2 of 3 people found the following review helpful
RED BARON ON BLU-RAY,
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This review is from: The Red Baron [Blu-ray]  (Blu-ray)
Having read Manfred Von Richtoffens' autobiography, which was published in 1917, I think the films director, Nikolai Mullerschon, and the young actor who plays the Baron, Matthias Schweiger, have done a pretty good job at nailing his character. With just the correct amount of egotistical disdain for the German hierarchy, the titular Red Baron comes across as an arrogant but surprisingly sympathetic youth beloved of his airmen and revered by friend and foe alike. At the age of just 25 this young knight of the air was offered command of the entire German air force and turned it down in favour of flying; a decision of course that lead to his untimely death soon after. Interwoven throughout the story of the air-ace is the often confrontational relationship with his younger, hot-headed brother, Lothar, who Richthoffen describes in his autobiography as a butcher, and the possibly factual love story between the Baron and his Belgian nurse, Kate Ottersdorf, following a head injury Richtfoffen incurred during combat. Neither story-line is in my mind intrusive, actually allowing the viewer necessary breathing space between the aerial combat sequences. The dog-fight scenes are particularly well handled, and using a combination of full-scale replicas and green-screen CGI techniques, appear far more authentic than those of the more recently released, World War Two action saga from Lucasfilm, 'Red Tails' (see my Blu-ray review of that film). Though featuring bi-planes the dog-fights in Red Baron are far more stately in execution than those in Red Tails, they are, none the less, breathtaking, and one is left wanting more.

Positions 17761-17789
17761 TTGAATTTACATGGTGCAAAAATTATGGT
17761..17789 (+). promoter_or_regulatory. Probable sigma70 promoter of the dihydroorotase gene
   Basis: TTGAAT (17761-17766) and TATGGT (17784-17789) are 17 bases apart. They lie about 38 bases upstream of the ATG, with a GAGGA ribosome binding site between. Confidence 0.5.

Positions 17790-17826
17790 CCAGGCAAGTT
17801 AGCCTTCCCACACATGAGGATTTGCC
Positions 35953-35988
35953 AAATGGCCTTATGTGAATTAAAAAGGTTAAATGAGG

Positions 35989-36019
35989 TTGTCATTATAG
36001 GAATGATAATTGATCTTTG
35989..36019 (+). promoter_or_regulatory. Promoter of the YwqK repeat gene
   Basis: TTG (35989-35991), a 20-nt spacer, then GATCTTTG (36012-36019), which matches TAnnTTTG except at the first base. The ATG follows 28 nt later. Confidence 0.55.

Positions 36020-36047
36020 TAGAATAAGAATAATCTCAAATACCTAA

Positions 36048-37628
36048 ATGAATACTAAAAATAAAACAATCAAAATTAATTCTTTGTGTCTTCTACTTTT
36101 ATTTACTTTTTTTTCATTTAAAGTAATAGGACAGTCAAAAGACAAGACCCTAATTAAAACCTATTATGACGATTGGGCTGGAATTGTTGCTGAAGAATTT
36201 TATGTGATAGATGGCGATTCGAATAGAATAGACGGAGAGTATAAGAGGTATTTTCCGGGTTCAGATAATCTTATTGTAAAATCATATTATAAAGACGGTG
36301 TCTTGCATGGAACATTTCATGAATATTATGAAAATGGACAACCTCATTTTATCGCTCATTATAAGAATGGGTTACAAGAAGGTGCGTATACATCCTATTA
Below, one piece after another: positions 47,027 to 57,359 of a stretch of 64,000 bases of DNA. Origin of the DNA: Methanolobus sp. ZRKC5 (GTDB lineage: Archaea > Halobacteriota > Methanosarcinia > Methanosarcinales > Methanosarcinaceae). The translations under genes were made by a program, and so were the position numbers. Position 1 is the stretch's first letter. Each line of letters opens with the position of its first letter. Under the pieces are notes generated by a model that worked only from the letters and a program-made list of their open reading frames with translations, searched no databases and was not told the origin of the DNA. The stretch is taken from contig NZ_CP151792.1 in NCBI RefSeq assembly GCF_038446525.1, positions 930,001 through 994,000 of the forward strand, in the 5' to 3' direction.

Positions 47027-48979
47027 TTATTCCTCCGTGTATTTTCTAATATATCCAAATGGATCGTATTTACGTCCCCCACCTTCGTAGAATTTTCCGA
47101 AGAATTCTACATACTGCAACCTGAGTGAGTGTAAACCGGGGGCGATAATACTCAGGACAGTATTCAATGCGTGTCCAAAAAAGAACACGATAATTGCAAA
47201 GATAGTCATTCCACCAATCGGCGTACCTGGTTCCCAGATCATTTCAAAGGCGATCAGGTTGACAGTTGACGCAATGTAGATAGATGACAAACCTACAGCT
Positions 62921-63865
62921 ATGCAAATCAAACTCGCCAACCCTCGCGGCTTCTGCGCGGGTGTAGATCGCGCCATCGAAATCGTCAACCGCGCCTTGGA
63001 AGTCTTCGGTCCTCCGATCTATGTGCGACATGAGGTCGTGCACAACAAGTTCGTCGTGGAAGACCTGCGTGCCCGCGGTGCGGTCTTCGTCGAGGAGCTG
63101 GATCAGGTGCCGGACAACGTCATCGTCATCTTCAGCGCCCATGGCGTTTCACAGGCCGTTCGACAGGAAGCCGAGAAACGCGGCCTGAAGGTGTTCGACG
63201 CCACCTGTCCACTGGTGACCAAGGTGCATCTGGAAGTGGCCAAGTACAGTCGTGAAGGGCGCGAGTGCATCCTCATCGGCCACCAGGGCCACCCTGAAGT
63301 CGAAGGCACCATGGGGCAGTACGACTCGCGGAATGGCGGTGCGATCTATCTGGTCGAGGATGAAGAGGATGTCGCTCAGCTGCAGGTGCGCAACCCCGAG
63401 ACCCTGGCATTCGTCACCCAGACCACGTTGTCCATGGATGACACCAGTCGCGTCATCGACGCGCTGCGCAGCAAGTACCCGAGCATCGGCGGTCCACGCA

With an aspect ratio of 2.39:1, the film fares well on Blu-ray. It is not the crispest transfer I've seen and in some scenes offers little qualitative superiority over the DVD. Colour saturation is good, however, and blacks are deep though lacking in detail. Outdoor scenes are particularly bright and crisp; the exterior CGI shot of Berlin being exceptionally detailed and well done. As already hinted at, it is the aerial sequences that really stand-out in this film and they fare exceptionally well under high definition scrutiny; the action looking realistic and not overly stylised and the assortment of aircraft appearing wholly authentic. The extras - including 'making of' documentaries, out-takes and deleted scenes amongst others, are interesting and worth a watch, though are not in HD.
Over-all I feel the Red baron on Blu-ray is a good buy, especially for the price at which it is available these days. It will definitely appeal to aviation enthusiasts and contains enough factual content for those interested in learning a bit about the man who became a legend. It is also a fine example of how an aerial-action war film can be made with subtlety, using an intelligent script without recourse to clichéd platitudes and stereotypical nationalism. Hollywood film-makers take note!
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Showing 1-2 of 2 posts in this discussion
Initial post: 29 Mar 2014, 09:56:59 GMT
Norbert Warner says:
I purchased this in London and it played perfectly the first time, but since my Phillps blu ray play just comes up " unknown disc" and it will not play. Yet it will even play none blu ray ntsc discs. Have you had any trouble?
In reply to an earlier post on 29 Mar 2014, 12:30:29 GMT
J. Blakemore says:
No problems at all and I have watched it on numerous occasions. I have had no problems with any disc on my Panasonic SA-BTT262 and if you are ever in the market for a new player I would highly recommend Panasonic.
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